In re J.A.E.W., 375 N.C. 112 (2020)

  • Facts: The child was adjudicated dependent, and at the time, respondent father was incarcerated. After his release, respondent entered into a family case plan with DSS. He did not comply with his case plan and was fired from his job for gross misconduct. Ultimately, he obtained another job. DSS filed a petition to terminate respondent father’s parental rights, which was granted on all 4 alleged grounds and a determination that the TPR was in the child’s best interests. Father appeals and challenges the grounds.
  • Standard of review is whether the findings are supported by clear and convincing evidence and whether the findings support the conclusion of law. A TPR may be based on one or more statutory grounds, and this opinion addresses one ground only.
  • G.S. 7B-1111(a)(3) authorizes a TPR when a parent willfully fails to pay a reasonable portion of the cost of the care of a juvenile in DSS custody if the parent is physically and financially able to do so. The determinative time period is the 6 months preceding the TPR petition. When a parent is employed with some income and has paid nothing, “the trial court did not need to make findings regarding respondent’s own living expenses.” Sl.Op. at 10. “Respondent’s living expenses might be relevant evidence to be taken into account if he had made some child support payments during the applicable time period and the issue was whether the amount he contributed to the cost of Jennifer’s care was reasonable, but here the trial court found that he had income and made no contributions at all.” Id.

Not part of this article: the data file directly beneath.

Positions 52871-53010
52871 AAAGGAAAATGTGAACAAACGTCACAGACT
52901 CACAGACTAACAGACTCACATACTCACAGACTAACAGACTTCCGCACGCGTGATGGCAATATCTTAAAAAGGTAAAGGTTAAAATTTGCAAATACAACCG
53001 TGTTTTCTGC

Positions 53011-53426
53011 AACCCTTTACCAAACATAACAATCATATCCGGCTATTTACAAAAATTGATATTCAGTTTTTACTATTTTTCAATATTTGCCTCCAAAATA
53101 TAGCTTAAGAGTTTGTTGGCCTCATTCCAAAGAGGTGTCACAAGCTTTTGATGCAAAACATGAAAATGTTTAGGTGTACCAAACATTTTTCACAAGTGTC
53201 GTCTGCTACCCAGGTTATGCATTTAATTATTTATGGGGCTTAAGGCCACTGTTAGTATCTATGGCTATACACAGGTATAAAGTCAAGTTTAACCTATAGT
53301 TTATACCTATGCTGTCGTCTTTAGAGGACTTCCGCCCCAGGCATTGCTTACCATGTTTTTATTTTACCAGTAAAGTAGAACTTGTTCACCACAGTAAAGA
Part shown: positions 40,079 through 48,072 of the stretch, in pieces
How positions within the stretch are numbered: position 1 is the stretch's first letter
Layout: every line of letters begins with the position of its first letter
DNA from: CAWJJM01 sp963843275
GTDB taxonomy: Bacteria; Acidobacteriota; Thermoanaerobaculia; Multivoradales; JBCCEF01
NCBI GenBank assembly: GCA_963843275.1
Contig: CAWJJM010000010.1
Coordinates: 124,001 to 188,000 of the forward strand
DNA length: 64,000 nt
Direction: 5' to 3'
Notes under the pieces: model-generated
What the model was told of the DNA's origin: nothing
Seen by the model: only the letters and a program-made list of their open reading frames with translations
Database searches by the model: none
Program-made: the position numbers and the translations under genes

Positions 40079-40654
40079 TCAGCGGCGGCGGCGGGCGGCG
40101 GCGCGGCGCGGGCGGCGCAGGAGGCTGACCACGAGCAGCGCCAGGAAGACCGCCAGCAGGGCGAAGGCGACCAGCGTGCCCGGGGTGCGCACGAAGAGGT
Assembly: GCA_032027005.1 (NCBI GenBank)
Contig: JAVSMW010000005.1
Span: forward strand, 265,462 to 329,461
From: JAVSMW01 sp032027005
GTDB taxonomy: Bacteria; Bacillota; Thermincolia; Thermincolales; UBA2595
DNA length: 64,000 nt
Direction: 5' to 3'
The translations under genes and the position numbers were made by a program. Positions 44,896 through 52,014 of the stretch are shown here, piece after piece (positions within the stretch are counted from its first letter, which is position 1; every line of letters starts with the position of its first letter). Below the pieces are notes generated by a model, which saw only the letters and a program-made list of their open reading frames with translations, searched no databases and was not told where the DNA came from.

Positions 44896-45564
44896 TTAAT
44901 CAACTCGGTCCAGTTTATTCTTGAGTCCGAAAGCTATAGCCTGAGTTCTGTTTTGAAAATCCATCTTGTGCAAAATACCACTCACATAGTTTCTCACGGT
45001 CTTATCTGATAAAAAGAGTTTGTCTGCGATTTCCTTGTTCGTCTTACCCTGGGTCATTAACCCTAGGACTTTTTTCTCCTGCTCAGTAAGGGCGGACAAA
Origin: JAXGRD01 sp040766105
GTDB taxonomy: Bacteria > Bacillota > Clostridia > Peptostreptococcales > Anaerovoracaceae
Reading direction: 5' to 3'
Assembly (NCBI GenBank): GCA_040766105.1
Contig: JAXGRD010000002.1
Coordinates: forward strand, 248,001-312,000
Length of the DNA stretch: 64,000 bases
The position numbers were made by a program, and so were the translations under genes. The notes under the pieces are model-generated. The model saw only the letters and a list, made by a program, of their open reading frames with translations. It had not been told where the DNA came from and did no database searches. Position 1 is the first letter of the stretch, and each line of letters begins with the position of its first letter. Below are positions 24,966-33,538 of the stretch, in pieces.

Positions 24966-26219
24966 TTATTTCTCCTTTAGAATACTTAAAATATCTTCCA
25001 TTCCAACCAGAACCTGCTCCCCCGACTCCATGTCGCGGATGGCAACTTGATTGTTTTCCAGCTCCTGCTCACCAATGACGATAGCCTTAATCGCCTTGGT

Termination of Parental Rights
Failure to Pay Reasonable Cost of Care
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